Taylor, the first African head of state to be tried by an international court, has pleaded not guilty to 11 charges including murder, torture, rape, sexual slavery, using child soldiers and spreading terror.
Prosecutors at the U.N.-backed Special Court for Sierra Leone have called 91 witnesses since January 2007. Now it is Taylor's turn.
The former Liberian president's lawyer has urged judges at the Special Court for Sierra Leone not to let the horrors inflicted by rebels during the country's civil war cloud their judgment about Taylor's involvement in the crimes.
"His case is that he was not involved," Taylor's British lawyer Courtenay Griffiths told The Associated Press in a telephone interview. "That he was a peacemaker, not a warmonger."
Griffiths will deliver his opening statement Monday and the former president will take the stand Tuesday for what is expected to be weeks of testimony in his own defense.
Taylor was forced into exile after being indicted in 2003 and was finally arrested in Nigeria three years later. He was sent for trial in The Hague in June 2006 because officials feared staging the case in Sierra Leone could spark further violence.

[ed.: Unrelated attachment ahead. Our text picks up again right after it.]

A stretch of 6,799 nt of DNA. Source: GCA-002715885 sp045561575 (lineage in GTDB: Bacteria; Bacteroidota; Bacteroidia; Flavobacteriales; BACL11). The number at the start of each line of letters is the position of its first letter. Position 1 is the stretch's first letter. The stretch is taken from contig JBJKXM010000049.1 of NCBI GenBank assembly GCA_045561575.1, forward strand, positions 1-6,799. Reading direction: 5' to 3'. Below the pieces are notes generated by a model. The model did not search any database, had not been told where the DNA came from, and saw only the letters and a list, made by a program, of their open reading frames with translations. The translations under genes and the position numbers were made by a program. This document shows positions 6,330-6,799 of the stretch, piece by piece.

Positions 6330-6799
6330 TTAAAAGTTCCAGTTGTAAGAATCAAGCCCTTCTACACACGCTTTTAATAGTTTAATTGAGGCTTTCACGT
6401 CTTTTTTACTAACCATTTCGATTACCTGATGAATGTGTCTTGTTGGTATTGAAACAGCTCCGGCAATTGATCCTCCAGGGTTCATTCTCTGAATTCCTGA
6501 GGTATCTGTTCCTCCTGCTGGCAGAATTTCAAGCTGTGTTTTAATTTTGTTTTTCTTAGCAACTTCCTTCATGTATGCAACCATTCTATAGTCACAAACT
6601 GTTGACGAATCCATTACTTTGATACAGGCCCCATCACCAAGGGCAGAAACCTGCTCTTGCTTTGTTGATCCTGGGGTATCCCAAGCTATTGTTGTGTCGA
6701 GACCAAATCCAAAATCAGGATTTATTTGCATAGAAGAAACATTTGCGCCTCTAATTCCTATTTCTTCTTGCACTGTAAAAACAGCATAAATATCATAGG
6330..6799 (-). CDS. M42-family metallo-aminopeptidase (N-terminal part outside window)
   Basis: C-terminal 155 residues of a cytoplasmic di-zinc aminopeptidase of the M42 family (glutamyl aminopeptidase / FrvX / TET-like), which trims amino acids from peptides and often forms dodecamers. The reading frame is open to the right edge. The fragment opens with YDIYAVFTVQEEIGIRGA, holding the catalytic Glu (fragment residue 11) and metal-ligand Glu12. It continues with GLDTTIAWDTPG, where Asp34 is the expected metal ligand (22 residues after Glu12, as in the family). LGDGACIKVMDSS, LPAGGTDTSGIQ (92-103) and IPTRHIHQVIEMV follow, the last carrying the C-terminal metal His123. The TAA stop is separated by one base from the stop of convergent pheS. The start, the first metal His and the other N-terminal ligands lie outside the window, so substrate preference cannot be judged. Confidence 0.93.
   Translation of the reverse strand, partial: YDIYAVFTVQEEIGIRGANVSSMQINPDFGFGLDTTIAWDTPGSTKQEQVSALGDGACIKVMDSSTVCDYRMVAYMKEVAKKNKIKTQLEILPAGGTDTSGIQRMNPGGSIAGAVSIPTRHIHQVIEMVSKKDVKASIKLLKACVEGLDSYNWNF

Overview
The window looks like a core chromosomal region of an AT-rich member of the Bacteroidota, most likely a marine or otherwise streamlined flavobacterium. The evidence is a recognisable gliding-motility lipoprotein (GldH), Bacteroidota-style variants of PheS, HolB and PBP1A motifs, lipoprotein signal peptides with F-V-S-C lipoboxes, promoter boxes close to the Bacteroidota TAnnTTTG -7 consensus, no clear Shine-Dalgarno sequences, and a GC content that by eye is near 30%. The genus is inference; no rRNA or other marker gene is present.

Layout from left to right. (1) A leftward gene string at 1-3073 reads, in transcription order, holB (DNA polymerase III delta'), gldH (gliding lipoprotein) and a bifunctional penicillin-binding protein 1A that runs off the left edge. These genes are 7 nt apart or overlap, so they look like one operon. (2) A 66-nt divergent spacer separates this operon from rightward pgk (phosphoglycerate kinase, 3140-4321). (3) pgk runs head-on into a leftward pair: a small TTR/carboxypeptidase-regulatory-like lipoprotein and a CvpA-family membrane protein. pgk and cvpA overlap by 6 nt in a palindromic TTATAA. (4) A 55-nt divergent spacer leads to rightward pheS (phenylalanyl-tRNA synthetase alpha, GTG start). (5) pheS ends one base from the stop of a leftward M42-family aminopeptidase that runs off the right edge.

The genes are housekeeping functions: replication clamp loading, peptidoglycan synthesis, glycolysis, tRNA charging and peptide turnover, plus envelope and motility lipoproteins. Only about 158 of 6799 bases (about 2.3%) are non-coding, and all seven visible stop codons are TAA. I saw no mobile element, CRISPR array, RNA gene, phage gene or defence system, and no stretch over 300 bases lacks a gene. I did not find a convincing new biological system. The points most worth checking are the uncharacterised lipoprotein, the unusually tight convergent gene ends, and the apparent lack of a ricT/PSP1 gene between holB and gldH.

He boycotted the start of his trial in June 2007 and fired his attorney, holding up proceedings until January 2008 when prosecutors called their first witness.
Witnesses testified about radio exchanges between Taylor and the rebels, arms smuggled from Liberia to Sierra Leone in sacks of rice and diamonds sent back in a mayonnaise jar. One former aide said he saw Taylor eat a human liver.
"We say and have said all along that they are lying," Griffiths said of the prosecution witnesses.
It is estimated that about a 500,000 people were victims of killings, systematic mutilation and other atrocities in Sierra Leone's 1991-2002 civil war. Some of the worst crimes were carried out by gangs of child soldiers fed drugs to desensitize them to the horror of their actions.
After Taylor, the defense team has a list of more than 200 witnesses, though not all are expected to testify. Among them are former African heads of state and high-ranking U.N. officials who will testify on his behalf, according to a list that does not name them.
Griffiths aims to portray Taylor as a peace maker asked by the 15-member Economic Community of West African States and the United Nations to help halt the atrocities in Sierra Leone.
Dan Saryee, a rights advocate who runs the pro-democracy Liberia Democratic Institute, dismissed the idea.
"Taylor's war machinery was never a peacekeeping force; how could it go into Sierra Leone to make peace?" Saryee said. "It is unthinkable."